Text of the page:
Small Business Victory Against Single-Payer Health Care

Single-payer health care bill stopped in New York

NFIB members and small business owners in New York City have won a victory in the fight against single-payer health care. The New York Health Law, that would establish a government-run, single-payer health care system in the state, advanced by the New York State Assembly’s health and codes committees, but advocacy by the NFIB and landlords small businesses succeeded in preventing the bill from receiving a floor vote in the State Assembly or the State Senate.

“Legislators across New York State have heard the message loud and clear: $250 billion in new taxes and a health care system run by Albany bureaucrats is not the answer,” Ashley said. Ranslow, director of the NFIB in New York State. “Small businesses have faced unprecedented economic challenges over the past two years: from business closures and state-imposed COVID-related restrictions to soaring inflation, record high gasoline prices and widespread labor shortages, Main Street is at breaking point. Small business owners want quality, affordable health care, but New York’s health care law would create a devastating and costly system with the costs borne by hard-working small business owners. Many legislators have heard the voice of small business and have wisely backed down from this legislation.

The NFIB launched a statewide radio and online ad campaign to educate the public, elected officials and small businesses about the bill’s pitfalls and the costs to taxpayers. Millions of New Yorkers have heard and seen the NFIB advertisements, and hundreds of small business owners have reached out to their elected leaders to let them know how important the New York Health Law is for small businesses.

California small business owners won a similar victory in their fight against the legislation. Introduced last year, Assembly Bill 1400 called for making California the first state in the nation to institute a comprehensive, single-payer health care system that would have excluded all others (private insurance, Medicare, Medi- Cal, Tri-Care). The California State Assembly Appropriations Committee estimated that AB1400 would cost the state between $314 billion and $391 billion. The leader of the bill could not find the votes to pass AB 1400 and removed it from consideration before the vote.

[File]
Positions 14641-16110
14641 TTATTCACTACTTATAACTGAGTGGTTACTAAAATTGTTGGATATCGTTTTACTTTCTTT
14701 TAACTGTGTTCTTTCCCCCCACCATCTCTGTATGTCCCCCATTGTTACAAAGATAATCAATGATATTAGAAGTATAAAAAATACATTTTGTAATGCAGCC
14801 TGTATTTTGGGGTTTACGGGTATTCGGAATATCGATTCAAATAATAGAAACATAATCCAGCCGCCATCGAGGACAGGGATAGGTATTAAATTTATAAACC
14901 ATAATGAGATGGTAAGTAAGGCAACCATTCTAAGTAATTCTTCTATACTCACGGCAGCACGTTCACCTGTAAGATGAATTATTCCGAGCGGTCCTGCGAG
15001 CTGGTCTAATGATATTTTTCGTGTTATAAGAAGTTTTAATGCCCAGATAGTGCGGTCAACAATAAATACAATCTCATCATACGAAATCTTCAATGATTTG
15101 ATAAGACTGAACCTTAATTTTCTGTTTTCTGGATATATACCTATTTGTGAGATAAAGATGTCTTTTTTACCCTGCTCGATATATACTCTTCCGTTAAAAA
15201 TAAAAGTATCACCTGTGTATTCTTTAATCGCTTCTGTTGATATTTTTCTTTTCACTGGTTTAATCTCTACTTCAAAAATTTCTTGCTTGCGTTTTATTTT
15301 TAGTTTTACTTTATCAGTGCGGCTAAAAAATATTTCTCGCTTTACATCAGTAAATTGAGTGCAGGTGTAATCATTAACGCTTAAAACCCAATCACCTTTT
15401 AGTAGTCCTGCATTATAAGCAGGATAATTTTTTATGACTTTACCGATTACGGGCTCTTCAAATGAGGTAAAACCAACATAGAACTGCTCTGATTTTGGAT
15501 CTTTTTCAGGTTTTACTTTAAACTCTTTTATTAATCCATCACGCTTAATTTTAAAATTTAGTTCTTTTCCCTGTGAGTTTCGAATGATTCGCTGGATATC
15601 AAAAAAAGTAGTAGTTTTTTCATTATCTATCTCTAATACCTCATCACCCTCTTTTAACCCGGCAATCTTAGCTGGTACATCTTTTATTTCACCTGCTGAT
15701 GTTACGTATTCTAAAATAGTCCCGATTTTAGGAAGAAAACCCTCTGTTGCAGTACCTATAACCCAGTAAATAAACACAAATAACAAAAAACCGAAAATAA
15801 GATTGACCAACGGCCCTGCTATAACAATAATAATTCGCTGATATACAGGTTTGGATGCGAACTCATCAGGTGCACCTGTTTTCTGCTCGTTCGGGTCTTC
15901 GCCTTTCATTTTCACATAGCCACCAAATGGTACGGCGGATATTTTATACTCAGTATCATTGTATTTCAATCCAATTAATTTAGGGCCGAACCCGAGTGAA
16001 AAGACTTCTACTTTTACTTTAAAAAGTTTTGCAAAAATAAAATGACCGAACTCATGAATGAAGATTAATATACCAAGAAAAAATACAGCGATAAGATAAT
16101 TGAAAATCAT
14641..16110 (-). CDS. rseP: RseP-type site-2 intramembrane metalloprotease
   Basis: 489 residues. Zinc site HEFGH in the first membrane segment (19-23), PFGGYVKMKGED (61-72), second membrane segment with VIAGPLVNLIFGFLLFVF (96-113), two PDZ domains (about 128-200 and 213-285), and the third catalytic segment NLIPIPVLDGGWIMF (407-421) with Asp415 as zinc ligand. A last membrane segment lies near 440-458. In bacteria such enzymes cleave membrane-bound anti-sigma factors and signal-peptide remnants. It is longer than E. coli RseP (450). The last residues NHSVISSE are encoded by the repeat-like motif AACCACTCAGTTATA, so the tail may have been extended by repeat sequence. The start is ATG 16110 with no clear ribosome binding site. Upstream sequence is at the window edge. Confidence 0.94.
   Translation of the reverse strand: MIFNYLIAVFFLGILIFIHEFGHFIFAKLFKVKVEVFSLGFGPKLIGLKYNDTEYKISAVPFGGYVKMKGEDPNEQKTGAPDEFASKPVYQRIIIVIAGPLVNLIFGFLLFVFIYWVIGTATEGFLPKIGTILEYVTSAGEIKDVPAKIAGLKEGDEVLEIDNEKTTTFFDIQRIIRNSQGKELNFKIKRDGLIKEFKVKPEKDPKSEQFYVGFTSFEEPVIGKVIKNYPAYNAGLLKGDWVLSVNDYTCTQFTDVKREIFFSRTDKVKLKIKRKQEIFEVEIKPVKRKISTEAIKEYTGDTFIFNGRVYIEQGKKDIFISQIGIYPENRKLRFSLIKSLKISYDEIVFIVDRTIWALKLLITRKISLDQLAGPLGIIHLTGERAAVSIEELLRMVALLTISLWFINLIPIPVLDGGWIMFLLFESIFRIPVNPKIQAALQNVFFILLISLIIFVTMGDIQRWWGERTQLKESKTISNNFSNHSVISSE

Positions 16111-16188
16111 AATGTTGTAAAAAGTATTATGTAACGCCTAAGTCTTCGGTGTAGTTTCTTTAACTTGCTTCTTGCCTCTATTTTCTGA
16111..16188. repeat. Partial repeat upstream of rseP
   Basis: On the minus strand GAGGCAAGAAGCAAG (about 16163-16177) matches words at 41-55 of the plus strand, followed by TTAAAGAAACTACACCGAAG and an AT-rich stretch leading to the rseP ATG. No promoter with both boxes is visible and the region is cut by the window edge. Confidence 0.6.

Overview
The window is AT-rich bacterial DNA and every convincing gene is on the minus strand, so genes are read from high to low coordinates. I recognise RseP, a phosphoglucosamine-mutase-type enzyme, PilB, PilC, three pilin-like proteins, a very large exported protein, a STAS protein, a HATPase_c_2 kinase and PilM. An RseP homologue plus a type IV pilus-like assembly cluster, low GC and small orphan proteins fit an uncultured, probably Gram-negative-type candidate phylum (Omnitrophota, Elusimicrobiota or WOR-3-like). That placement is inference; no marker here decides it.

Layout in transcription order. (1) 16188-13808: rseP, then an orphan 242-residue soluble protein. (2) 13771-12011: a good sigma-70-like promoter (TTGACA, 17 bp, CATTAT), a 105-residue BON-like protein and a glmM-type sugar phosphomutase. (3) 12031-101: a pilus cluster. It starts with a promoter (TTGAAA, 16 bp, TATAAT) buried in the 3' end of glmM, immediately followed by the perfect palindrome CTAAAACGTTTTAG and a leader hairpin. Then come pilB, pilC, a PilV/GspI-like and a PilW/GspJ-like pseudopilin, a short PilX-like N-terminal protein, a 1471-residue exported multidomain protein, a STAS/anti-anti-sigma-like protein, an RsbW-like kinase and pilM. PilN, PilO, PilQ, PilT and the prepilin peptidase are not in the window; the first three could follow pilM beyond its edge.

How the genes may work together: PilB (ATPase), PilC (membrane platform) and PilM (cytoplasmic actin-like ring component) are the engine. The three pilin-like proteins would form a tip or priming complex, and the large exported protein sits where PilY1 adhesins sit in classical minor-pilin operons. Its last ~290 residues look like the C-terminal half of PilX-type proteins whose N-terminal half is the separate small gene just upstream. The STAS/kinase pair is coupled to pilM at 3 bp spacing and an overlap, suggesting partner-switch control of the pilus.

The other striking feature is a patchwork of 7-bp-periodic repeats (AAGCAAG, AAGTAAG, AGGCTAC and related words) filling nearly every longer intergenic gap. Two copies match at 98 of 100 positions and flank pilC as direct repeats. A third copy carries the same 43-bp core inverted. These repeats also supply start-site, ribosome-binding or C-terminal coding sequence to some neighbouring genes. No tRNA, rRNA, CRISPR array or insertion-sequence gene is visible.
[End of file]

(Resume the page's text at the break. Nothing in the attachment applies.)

“Proponents of single-payer health insurance often argue that it’s small business-friendly reform. Nothing could be further from the truth, and the NFIB needs to be the voice of real small business owners on this issue,” said Federal Government Affairs Director Mitch Relfe. “Bad laws often start at the state level and are then imported to Washington. For this reason, the single-payer shutdown in New York and California is a critical victory for small business owners across the country.

Small business owners continue to face the challenge of providing affordable health insurance coverage to their employees. Since Affordable Care Act (ACA), for employers with less than 50 employees, the average employee-only premium increased by about 50% and the number of small businesses offering coverage fell to 31%. Despite these challenges, more than 75% of NFIB members indicated they reject a single-payer approach in a recent membership vote.

The NFIB encourages Congress to consider innovative approaches to reducing health care costs within the existing model of private health insurance. In addition to protecting the health of their employees, small business owners use health insurance benefits as a tool to recruit and retain great talent. For far too many small business owners, providing health insurance just isn’t affordable. But rather than focusing on private sector cost reforms, a government-run system is often offered as the only solution.

The NFIB will continue to be the voice of small business by monitoring and opposing future government-run, single-payer health care bills that raise taxes and make providing health insurance more difficult, if not impossible. , for small businesses.

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